Should There Be a New Will?

You may want to ask the person who wants you to serve as executor to make a new will.

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If someone wants you to serve as an executor, it’s a good idea to ask for a look at the will. You may see potential problems, and you might want encourage the person to make a new will. Especially if the will is old—and it’s not uncommon for people to let them sit around unchanged for decades—a new will might save you a lot of trouble down the road.

A new will is definitely needed if:

  • there's no valid will now, or
  • the current will doesn’t name you as executor.

It’s not enough for the person to tell you to handle his or her estate later on, when the time comes—you need a valid will that nominates you as the executor. Then the probate court, after the will-maker has died, can officially make you the executor.

When to Make a New Will

There are lots of other reasons to make a new will, too. If the will-maker has experienced any of these life events since making a will, it’s probably time to make a new one:

Getting married (or entering a civil union or registered domestic partnership). Most married people leave most or all of their property to the surviving spouse. If it’s a second marriage and there are children from a previous relationship, however, the arrangements will probably be different. It’s important to know that you can’t completely cut out a spouse, without his or her written consent. So even if the spouse is well taken care of with other property and is perfectly happy that the will leaves everything to the children, make sure there’s a written consent.

Acquiring a new partner. Unmarried partners, no matter how committed the relationship, inherit nothing. (Partners who enter a civil union or register their domestic partnerships with the state, where either is available, are generally treated like spouses for purposes of inheritance.) The will should spell out what property is being left to the partner.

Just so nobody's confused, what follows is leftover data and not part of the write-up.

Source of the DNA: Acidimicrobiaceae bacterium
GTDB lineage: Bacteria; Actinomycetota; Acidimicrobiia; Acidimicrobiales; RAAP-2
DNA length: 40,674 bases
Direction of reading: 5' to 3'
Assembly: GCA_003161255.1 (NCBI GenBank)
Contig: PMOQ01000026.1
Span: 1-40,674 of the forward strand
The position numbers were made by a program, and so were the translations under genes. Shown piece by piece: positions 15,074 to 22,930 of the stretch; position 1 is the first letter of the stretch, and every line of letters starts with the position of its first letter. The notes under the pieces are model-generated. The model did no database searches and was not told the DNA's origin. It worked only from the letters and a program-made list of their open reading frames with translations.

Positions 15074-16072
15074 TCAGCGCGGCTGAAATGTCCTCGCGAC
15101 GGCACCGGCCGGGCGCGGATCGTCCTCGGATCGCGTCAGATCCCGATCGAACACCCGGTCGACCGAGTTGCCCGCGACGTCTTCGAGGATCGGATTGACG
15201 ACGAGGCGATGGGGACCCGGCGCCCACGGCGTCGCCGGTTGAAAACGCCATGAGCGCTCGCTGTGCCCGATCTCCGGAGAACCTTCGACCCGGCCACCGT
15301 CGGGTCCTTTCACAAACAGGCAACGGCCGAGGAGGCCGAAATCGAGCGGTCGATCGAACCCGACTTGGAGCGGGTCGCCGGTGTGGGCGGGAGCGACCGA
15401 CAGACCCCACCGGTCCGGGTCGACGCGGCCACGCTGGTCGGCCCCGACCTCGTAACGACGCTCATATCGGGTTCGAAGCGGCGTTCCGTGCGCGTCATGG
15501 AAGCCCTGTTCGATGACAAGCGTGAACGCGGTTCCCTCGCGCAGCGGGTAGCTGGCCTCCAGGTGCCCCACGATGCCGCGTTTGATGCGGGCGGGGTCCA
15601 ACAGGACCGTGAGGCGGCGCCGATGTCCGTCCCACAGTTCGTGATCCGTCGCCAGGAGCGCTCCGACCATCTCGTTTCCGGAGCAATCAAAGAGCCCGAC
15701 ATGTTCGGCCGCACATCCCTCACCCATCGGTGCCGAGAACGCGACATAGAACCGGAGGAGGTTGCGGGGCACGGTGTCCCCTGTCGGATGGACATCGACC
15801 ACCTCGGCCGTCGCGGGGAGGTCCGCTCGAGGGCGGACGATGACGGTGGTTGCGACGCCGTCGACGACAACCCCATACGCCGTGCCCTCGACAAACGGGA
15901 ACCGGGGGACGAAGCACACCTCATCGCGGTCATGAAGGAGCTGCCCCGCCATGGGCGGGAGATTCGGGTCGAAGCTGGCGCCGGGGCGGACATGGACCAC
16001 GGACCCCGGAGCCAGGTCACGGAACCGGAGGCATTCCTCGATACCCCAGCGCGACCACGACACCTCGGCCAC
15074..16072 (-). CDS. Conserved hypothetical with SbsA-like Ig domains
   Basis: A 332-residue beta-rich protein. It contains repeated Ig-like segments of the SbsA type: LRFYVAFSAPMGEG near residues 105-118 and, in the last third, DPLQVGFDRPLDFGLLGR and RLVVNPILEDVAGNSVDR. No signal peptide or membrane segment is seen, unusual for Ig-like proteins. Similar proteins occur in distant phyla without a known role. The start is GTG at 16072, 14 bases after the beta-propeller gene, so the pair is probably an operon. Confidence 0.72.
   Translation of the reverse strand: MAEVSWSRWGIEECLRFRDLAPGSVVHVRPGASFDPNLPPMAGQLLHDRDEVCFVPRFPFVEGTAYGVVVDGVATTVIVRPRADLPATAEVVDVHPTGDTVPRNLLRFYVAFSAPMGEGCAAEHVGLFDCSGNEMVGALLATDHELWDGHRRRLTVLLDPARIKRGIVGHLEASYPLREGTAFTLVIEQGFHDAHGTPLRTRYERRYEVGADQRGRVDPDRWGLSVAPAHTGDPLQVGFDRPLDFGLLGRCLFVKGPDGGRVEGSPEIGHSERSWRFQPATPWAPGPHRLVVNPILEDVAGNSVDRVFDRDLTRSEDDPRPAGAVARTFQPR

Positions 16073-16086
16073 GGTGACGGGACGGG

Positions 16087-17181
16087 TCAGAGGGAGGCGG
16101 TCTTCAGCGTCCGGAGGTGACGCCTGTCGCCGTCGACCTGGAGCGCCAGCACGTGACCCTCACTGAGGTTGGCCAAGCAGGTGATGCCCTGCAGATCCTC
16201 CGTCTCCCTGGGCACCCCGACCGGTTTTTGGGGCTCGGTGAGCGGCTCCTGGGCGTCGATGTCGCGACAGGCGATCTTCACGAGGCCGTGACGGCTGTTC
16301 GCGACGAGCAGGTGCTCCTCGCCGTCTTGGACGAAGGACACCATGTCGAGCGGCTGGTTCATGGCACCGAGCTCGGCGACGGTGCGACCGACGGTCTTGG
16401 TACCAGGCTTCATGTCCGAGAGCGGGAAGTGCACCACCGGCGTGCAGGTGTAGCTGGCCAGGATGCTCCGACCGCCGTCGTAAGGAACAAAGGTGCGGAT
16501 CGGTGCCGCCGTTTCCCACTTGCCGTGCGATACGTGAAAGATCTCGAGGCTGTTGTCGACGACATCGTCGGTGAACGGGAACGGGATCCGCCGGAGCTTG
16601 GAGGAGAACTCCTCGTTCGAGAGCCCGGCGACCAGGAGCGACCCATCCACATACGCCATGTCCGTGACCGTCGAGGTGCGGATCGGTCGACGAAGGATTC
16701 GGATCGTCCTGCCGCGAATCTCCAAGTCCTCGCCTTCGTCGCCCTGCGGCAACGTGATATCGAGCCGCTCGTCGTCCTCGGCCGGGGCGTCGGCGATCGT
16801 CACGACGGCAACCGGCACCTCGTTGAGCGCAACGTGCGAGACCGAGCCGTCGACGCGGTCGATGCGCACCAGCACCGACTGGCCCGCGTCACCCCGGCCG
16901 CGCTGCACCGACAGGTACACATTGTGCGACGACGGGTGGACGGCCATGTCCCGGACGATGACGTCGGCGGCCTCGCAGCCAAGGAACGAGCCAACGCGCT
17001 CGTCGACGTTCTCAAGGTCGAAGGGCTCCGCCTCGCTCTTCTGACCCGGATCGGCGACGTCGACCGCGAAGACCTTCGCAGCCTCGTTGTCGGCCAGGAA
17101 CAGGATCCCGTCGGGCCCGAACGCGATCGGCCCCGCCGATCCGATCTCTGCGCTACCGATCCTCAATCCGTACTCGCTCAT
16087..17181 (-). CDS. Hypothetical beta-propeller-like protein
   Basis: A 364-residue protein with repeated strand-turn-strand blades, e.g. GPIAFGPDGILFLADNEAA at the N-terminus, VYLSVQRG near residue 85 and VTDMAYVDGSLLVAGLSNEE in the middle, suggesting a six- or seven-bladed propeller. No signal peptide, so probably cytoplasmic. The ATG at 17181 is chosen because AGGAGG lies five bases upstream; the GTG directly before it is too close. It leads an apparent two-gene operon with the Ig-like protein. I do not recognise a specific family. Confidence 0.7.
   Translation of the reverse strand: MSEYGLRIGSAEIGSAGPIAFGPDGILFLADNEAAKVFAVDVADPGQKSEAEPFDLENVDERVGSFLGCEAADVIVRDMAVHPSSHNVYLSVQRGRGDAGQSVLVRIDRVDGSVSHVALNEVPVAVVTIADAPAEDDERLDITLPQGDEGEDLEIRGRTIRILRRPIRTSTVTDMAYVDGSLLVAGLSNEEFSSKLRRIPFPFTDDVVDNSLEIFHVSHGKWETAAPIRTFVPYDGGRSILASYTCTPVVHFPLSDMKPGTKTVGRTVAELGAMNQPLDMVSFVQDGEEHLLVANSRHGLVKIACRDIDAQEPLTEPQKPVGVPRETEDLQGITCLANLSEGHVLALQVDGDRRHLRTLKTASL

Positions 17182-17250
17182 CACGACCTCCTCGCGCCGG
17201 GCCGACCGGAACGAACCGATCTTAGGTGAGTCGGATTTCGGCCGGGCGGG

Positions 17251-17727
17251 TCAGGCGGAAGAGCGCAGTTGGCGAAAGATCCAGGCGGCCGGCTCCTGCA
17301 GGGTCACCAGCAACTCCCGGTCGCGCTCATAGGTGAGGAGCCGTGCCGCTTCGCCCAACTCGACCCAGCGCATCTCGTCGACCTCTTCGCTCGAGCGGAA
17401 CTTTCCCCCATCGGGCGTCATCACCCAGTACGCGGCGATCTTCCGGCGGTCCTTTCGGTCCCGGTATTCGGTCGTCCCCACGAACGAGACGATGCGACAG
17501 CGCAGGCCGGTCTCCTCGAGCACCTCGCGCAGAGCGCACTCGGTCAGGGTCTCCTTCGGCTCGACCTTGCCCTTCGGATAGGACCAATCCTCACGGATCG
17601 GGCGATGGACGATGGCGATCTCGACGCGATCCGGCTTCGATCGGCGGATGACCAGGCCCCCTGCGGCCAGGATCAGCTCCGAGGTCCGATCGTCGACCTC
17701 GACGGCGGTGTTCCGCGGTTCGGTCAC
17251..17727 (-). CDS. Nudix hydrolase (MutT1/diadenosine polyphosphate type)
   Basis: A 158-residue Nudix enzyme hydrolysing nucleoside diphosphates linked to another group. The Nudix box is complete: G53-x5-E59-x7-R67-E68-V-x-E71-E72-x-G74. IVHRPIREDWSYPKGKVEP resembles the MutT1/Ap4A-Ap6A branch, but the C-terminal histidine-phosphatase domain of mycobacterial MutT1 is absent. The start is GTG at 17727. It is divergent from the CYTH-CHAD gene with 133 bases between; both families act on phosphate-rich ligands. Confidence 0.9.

Getting divorced. In most states, divorce automatically nullifies any will provisions that leave assets to a former spouse or name him or her as executor. But not every state has this rule, so divorce is always a reason to make a new will. The will-maker may also want to change bequests to the former spouse’s children as well.

Having or adopting a child. If there’s a new child, there should be a new will, even if property isn’t left to the child directly. A will is necessary to name a personal guardian for the child—someone who would raise the child if neither parent could.

Buying or selling large assets. If the person now owns significantly different assets—a home, a business, a timeshare, and so on—than when the existing will was made, it’s time for a new will.

Moving to or from a community property state. If the will-maker is married, moving to a new state could have changed his or her property rights if the move was from a community property state to a common-law property state or vice versa. A will from another state is still valid, but it’s a good idea to make a new will taking into account the law of the new state.

If you need to create a new will, see the Making a Will section on for lots of information and do-it-yourself products that can help.

New Will or Codicil?

There are two ways to modify a will. One is to add a "codicil" to it, revoking, changing, or adding to the original will. Codicils were more popular when a new will had to be typed up by hand, but are rarely used today. Codicils can create confusion if it’s not clear exactly how they are supposed to change the original will, and they’re just as much trouble to make because they must be dated, signed, and witnessed just like a will.

The best course is just to make a new will, revoking the old one with a statement like this: “This will revokes all wills and codicils that I have previously made.”

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